The variability among regulations and advisories are at times confusing for the lay person as well as scientists.

Country Regulating Agency Regulated activity Medium Type of mercury compound Type of limit Limit
US OSHA occupational exposure air elemental mercury Ceiling (not to exceed) 0.1 mg/m³
US OSHA occupational exposure air organic mercury Ceiling (not to exceed) 0.05 mg/m³
US FDA drinking water inorganic mercury Maximum allowable concentration 2 ppb (0.002mg/L)
US FDA eating sea food methyl mercury Maximum allowable concentration 1 ppm
US EPA drinking water inorganic mercury Maximum Contaminant Level 2 ppb (0.002mg/L)

[23]

Occurrences of mercury poisoning

  • The phrase "Mad as a hatter" is likely a reference to mercury poisoning, as mercury-based compounds were once used in the manufacture of felt hats in the 18th and 19th century.[1]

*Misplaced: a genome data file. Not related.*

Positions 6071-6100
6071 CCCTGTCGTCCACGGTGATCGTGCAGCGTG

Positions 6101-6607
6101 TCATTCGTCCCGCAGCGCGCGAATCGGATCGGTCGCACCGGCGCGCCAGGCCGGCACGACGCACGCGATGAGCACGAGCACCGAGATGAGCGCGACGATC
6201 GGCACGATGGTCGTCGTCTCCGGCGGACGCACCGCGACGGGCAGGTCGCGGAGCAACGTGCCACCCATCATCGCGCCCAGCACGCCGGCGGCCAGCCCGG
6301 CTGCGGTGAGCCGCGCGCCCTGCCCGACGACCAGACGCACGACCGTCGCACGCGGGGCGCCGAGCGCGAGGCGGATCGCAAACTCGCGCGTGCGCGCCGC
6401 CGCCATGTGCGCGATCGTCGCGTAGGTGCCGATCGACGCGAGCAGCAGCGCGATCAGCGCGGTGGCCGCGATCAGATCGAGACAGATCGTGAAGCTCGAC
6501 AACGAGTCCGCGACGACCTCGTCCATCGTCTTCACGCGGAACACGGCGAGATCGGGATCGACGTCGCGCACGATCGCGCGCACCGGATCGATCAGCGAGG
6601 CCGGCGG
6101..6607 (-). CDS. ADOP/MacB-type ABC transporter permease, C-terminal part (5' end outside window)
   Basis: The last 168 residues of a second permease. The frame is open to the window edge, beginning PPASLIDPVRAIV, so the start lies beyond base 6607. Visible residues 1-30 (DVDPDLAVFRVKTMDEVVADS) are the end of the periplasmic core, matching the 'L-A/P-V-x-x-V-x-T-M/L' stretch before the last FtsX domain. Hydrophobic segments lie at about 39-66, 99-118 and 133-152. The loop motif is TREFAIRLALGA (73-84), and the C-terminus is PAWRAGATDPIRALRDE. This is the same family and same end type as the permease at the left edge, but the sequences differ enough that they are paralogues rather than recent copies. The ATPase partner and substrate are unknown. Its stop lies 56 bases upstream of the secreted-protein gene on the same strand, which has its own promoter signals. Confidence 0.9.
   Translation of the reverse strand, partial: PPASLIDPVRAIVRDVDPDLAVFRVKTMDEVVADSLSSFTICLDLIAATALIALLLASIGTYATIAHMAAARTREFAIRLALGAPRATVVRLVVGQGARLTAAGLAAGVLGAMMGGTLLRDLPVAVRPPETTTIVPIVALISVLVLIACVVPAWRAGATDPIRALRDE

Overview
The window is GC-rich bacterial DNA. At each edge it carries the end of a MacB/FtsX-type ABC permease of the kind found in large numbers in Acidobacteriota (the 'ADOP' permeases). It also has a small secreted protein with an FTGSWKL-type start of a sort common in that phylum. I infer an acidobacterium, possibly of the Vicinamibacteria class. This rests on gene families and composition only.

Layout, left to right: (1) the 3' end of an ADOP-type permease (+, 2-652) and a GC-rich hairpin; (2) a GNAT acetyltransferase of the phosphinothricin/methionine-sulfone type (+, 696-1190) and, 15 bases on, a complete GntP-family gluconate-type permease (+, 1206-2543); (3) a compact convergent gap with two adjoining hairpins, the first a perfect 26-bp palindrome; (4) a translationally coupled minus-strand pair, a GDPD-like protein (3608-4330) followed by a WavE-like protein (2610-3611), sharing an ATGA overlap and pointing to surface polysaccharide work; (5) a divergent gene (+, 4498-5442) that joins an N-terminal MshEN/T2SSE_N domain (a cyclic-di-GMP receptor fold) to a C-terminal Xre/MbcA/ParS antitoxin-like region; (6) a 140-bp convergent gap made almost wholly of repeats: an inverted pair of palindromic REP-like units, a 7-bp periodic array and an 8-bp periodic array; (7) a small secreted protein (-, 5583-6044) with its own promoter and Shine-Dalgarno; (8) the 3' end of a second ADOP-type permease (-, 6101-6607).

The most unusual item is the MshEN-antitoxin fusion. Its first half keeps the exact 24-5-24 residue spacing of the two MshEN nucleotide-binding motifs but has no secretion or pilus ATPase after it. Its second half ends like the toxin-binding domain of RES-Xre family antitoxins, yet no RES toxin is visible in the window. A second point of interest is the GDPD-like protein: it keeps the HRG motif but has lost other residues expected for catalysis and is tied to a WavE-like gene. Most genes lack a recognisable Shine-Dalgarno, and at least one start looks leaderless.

• An early scientific study of mercury poisoning was in 1923-6 by the German inorganic chemist, Alfred Stock, who himself became poisoned, together with his colleagues, by breathing mercury vapour that was being released by his laboratory equipment — diffusion pumps, float valves, and manometers — all of which contained mercury, and also from mercury that had been accidentally spilt and remained in cracks in the linoleum floor covering. He published a number of papers on mercury poisoning, founded a committee in Berlin to study cases of possible mercury poisoning, and introduced the term micromercurialism.[24]
  • The term Hunter-Russell syndrome derives from a study of mercury poisoning among workers in a seed packing factory in England in the late 1930s who breathed methylmercury that was being used as a seed disinfectant and preservative.[25]
  • From 1932 to 1968 methyl mercury was released into the sea around the city of Minamata in Kumamoto prefecture, Japan. The toxin bioaccumulated in fish, which when eaten by the local population caused the largest case of mercury poisoning known. Minamata disease caused the deaths of over 1000 people and permanently disabled a great many more.